Division into two teams[edit]

Once development on Sonic 2 concluded, Cerny departed STI and was replaced by Atari veteran Roger Hector. Under Hector, STI was divided into two teams: the Japanese developers led by Naka, and the American developers. STI became unusual in Sega's organizational structure. According to Hector, STI reported both to Sega of Japan and Sega of America, but was independent and did not fit into corporate structure. Hector states that because of this, "we were able to concentrate on creating fun games. This is what made STI very special." Developers Peter Morawiec and Adrian Stephens, who worked for STI, expressed fond memories of working there for its uniqueness.[3] Hector's roles with the Japanese team included keeping them on track while ensuring they had necessary resources and preventing outside interference on the team. To facilitate better communication, Hector brought in a language teacher to instruct a Berlitz class in Japanese.[8]

In 1993, STI's Japanese team worked on Sonic the Hedgehog 3, but it would not be complete for Christmas season;[4] it was split into two games with Sonic 3 scheduled for February 1994.[8] STI's American team had been working on a spinoff, Sonic Spinball, proposed by Morawiec and inspired by the Sega marketing department's desire for a game based on the casino levels of the first two games. Morawiec and the American team were tasked to complete the game in nine months, without any help from the Japanese team. Though it received poor reviews, Sonic Spinball sold well and helped to build the reputation of its developers.[4] In the meantime, the Japanese team worked on Sonic the Hedgehog 3 and Sonic & Knuckles, releasing both in 1994[9] with Sonic & Knuckles coming out one month before the Japanese release of the Sega Saturn. Following the last release, Yasuhara quit, citing differences with Naka, and went on to develop games for Sega of America. Naka returned to Japan to continue work with Sonic Team, reuniting with Sonic the Hedgehog character creator Naoto Ohshima and bringing with him developer Takashi Iizuka.[5] In 1995, the mostly American staff completed Comix Zone and The Ooze, the only games to bear the STI logo. STI completed one game in partnership with Sega-AM1, Die Hard Arcade.[3]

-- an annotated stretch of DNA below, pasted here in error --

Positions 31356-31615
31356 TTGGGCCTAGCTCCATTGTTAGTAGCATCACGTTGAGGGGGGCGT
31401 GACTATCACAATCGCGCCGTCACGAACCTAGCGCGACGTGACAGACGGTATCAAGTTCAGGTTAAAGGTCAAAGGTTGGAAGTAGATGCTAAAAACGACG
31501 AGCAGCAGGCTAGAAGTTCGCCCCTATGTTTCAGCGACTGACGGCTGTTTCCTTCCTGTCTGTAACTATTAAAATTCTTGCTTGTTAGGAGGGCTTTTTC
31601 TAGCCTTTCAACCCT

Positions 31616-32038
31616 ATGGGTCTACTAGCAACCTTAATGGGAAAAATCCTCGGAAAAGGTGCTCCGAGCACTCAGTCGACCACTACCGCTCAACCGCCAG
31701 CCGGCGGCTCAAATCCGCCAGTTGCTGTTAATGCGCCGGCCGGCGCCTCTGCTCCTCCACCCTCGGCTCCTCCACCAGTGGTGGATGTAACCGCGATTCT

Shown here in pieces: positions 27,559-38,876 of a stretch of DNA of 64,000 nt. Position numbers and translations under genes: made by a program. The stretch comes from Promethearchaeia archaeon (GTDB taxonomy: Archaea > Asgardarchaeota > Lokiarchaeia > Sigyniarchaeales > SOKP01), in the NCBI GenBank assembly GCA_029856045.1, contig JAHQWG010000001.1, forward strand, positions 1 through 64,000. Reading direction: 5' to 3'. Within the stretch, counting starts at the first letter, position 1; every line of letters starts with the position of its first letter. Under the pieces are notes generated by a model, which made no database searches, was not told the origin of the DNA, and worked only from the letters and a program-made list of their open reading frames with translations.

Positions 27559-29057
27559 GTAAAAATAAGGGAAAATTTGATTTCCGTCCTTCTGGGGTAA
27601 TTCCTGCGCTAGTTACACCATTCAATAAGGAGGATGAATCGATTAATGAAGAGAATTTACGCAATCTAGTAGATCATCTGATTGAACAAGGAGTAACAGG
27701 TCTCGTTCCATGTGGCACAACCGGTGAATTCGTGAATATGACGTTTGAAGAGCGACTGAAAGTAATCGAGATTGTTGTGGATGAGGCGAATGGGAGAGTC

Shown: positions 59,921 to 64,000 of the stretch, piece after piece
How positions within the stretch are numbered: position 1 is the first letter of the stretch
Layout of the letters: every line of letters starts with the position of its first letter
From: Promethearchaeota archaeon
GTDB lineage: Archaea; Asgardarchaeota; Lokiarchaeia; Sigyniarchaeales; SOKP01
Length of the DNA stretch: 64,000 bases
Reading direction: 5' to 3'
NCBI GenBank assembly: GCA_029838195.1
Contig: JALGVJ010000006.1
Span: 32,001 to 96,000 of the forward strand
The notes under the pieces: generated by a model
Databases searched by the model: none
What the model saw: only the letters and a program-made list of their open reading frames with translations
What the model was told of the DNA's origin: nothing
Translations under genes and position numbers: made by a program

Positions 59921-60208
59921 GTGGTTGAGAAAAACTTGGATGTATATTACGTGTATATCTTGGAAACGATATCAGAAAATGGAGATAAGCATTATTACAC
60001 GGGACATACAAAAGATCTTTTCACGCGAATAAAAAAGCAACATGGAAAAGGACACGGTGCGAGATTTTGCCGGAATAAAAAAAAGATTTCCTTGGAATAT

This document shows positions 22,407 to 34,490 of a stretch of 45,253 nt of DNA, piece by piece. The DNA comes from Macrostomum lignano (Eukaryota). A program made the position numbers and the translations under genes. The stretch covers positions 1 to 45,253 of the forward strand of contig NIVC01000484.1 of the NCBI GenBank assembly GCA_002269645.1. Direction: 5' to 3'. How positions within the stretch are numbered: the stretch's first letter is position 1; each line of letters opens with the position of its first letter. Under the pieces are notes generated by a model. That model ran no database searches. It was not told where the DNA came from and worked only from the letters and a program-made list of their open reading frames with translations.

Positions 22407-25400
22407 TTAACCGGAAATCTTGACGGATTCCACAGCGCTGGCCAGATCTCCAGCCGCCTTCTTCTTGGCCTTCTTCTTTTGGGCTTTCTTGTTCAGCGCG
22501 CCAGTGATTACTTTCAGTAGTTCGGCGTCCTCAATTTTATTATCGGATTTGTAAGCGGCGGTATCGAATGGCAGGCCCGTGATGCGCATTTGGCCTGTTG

Sonic X-treme and closure[edit]

As Sonic Team was working on Nights into Dreams,[4] Sega tasked STI with developing what would have been the first fully 3D Sonic game, Sonic X-treme. It was moved to the Saturn after several prototypes for other hardware (including the 32X) were discarded.[10][11] It featured a fisheye lens camera system that rotated levels with Sonic's movement. Corporate politics both within the team at STI[11] and between Sega's Japanese and American divisions[12][13] pervaded the game's development. After Sega president Hayao Nakayama ordered the game be reworked around the engine created for its boss battles, the developers were forced to work between 16 and 20 hours a day to meet their December 1996 deadline. Weeks of development time proved fruitless after Sega of America executive vice president Bernie Stolar rescinded STI's access to Sonic Team's Nights into Dreams engine following an ultimatum by Nights programmer Yuji Naka.[10][14][15] After programmer Ofer Alon quit and designers Chris Senn and Chris Coffin became ill, the project was cancelled in early 1997.[10][11][15] Sonic Team started work on an original 3D Sonic game for the Saturn, but development shifted to the Dreamcast and the game became Sonic Adventure.[16][17]

STI was disbanded in 1996 as a result of changes in management at Sega of America. According to Hector, the success of Sony and the PlayStation console led to corporate turmoil within Sega that resulted in STI being dissolved. Hector himself had left STI and new management had taken over shortly before the studio closed.[3] Producer Mike Wallis stated that STI was not actually disbanded, but rather became Sega of America's product development department, while the previous department branched to form SegaSoft.[4] After STI's closure, developers Peter Morawiec and Adrian Stephens of STI left Sega and formed Luxoflux.[3]